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Magnificence: A Novel Hardcover – November 5, 2012
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*Starred Review* Millet brings her searching, bitterly funny, ecologically attuned trilogy of Los Angeles–based novels (How the Dead Dream, 2008; Ghost Lights, 2011) to a haunting crescendo. This tale of loss and realignment homes in on Susan at the end of a tragic chain of events involving her adult daughter, Casey, ending up in a wheelchair; her boss T.’s disappearance and return; and her husband’s death. Susan struggles with grief and guilt and marvels at the ceaseless, atomic whirl of life and the persistence of the past. She is also astringently hilarious on the subject of men and her life as a secret slut. Millet creates a brilliant deus ex machina when her spiky protagonist unexpectedly inherits a vast mansion in Pasadena that is filled with hundreds of stuffed and mounted animals from all around the world. Susan is transformed by her new life as caretaker for this private natural history museum, this library of the dead, which becomes an unlikely haven for T.’s dementia-afflicted mother and others in need of succor and companionship. Millet is extraordinarily agile and powerful here, moving from light to shadow like a stalking lioness as Susan’s strange stewardship casts light on extinction and preservation, how we care for others and seek or hide truth, and crimes both intimate and planetary. --Donna Seaman
“Lydia Millet's Magnificence is a novel of ideas. I mean that as a high compliment, for the ideas Millet invokes are the only ones that matter: life, death, love, longing, extinction, the ongoing existential quandary of what we are doing here.... [A]n ambitious book, not so much for the sweep of its action, which is essentially domestic, but for its deep and nuanced investigation of inner life....”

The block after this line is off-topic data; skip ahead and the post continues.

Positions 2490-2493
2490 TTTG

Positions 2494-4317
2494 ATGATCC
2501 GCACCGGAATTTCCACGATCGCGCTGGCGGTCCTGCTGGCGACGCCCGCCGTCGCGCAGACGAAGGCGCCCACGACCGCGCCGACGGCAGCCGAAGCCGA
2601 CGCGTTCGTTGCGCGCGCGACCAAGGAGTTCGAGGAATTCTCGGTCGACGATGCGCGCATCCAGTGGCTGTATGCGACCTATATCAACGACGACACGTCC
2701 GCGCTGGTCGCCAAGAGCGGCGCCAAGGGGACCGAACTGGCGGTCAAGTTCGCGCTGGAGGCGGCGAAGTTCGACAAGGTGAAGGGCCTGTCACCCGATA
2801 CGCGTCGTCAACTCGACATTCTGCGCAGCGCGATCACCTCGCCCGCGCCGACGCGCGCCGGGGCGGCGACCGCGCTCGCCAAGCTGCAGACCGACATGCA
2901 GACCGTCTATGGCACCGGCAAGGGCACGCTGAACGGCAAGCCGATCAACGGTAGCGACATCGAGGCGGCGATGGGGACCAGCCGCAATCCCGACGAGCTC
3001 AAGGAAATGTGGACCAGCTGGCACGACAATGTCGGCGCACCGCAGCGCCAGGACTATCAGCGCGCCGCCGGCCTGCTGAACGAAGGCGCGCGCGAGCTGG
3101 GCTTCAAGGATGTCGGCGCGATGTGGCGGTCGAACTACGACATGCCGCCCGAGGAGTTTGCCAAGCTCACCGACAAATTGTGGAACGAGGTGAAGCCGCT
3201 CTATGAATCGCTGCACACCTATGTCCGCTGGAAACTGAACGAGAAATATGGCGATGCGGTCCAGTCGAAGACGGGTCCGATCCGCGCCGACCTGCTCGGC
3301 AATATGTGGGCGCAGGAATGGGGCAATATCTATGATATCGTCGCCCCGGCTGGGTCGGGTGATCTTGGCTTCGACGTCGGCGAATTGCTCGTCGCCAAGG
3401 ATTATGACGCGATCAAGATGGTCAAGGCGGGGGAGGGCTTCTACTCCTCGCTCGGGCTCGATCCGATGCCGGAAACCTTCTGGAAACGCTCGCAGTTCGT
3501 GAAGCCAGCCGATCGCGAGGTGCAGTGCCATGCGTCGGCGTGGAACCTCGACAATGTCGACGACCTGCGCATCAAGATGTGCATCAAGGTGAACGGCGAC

- David Ulin, Los Angeles Times
“[Magnificence is] elegant, darkly comic…with overtones variously of Muriel Spark, Edward Gorey and J. G. Ballard, full of contemporary wit and devilish fateful turns for her characters, and then also to knit together into a tapestry of vast implication and ethical urgency, something as large as any writer could attempt: a kind of allegorical elegy for life on a dying planet. Ours, that is.”
- Jonathan Lethem, The Guardian
“Millet’s prose, which is both sensitive and strange... creates a thick atmosphere that immediately pulls the reader deep into this saga of love, death, sex, and taxidermy.”
“...[W]arm, moving, funny, earnest, hopeful, honest, and engaged in a way at odds with current literary fashion…Millet’s lush prose has you in her thrall from the start.”
- Jenny Hendrix, Boston Globe
“...[U]unnervingly talented Lydia Millet completes a trilogy... each stands independently; you can read just one of them if you please. But you won't want to, any more than you'd want to leave Chez Panisse after the appetizer.... There is something of Paula Fox in the way Millet provokes deep thinking without being overbearing. But I hate to compare Millet to anyone; she's truly an original.”
- Mary Pols, San Francisco Chronicle
“Millet is simply an incredible writer. Her prose displays the exceedingly rare combination of philosophical introspection with poetic grace and flourish.”
- Nicholas Mancusi, Daily Beast